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DHHS Joins Governor Cooper in Recognizing National Recovery Month


The North Carolina Department of Health and Human Services is joining Governor Roy Cooper and many local, state and federal partners in recognizing September as National Recovery Month. Governor Cooper issued a proclamation this week, noting that more than 700,000 people in North Carolina have a substance use disorder.
National Recovery Month, sponsored by the federal Substance Abuse and Mental Health Services Administration (SAMHSA), celebrates people in recovery and increases awareness and understanding of substance use disorder.
“Every month is important for people in recovery, and this month we honor those who are in recovery and all those supporting their hard work,” said Kody H. Kinsley, DHHS Deputy Secretary for Behavioral Health & Intellectual and Developmental Disabilities. “The stigma that prevent many individuals from seeking treatment must be vigorously combatted. This occasion also serves as a reminder that many North Carolinians need access to treatment and recovery supports.”
The NC Opioid Action Plan, released by DHHS last summer, has prioritized increasing access to treatment and recovery supports.
North Carolina provided opioid use treatment to more than 5,700 people in fiscal year 2017-18 through federal funding awarded by the 21st Century Cures Act, State-Targeted Response to the Opioid Crisis Grants. North Carolina currently has 70 opioid treatment programs that provide medication-assisted therapy to 20,000 people each day.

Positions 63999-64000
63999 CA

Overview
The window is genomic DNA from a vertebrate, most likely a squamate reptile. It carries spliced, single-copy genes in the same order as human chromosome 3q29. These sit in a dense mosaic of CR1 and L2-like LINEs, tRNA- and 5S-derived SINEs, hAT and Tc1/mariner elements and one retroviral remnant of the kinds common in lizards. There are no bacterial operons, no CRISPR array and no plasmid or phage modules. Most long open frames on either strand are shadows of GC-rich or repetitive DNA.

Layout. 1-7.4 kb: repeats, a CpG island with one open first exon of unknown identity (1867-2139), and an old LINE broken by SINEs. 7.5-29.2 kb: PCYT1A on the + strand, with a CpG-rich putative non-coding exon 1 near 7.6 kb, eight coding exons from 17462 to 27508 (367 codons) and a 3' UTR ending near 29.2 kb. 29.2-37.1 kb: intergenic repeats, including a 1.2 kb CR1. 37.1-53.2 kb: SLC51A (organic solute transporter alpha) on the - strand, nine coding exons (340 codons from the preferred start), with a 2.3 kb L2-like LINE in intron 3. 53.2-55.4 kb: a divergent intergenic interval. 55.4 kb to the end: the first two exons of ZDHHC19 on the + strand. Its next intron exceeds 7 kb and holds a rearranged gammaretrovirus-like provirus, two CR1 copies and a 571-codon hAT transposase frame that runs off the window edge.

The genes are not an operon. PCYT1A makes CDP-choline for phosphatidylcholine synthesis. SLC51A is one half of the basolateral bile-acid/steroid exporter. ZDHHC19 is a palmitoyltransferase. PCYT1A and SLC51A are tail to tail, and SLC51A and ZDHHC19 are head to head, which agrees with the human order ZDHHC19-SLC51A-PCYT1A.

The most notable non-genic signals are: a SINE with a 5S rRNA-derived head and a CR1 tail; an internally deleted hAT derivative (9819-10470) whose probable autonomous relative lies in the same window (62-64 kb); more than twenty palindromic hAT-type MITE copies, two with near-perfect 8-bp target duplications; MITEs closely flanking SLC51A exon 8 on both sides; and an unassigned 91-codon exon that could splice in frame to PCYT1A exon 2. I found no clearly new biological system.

In July, Governor Cooper paved the way for DHHS to immediately apply for additional federal funding aimed at combatting the opioid crisis by issuing Executive Order No. 48. DHHS would use the funding to support efforts to combat the opioid crisis through prevention services, medication-assisted treatment and recovery-support activities for at least 5,000 individuals and by purchasing additional naloxone to combat overdoses.
For many people seeking recovery, assistance is available through peer support specialists. Certified Peer Support Specialists are people living in recovery with mental illness and/or substance use disorder who provide support, mentoring and coaching to others who can benefit from their lived experiences. There are more than 3,200 Certified Peer Support Specialists in North Carolina. More information about the program is available at
In North Carolina, Recovery Month is sponsored by DHHS’ Division of Mental Health, Developmental Disabilities, and Substance Abuse Services and a network of partner agencies holding events and rallies across the state. A full list of events is available on SAMHSA’s website.
Those with substance use disorder can get help by contacting their Local Management Entities-Managed Care Organizations (LME/MCO) for assistance with treatment or recovery.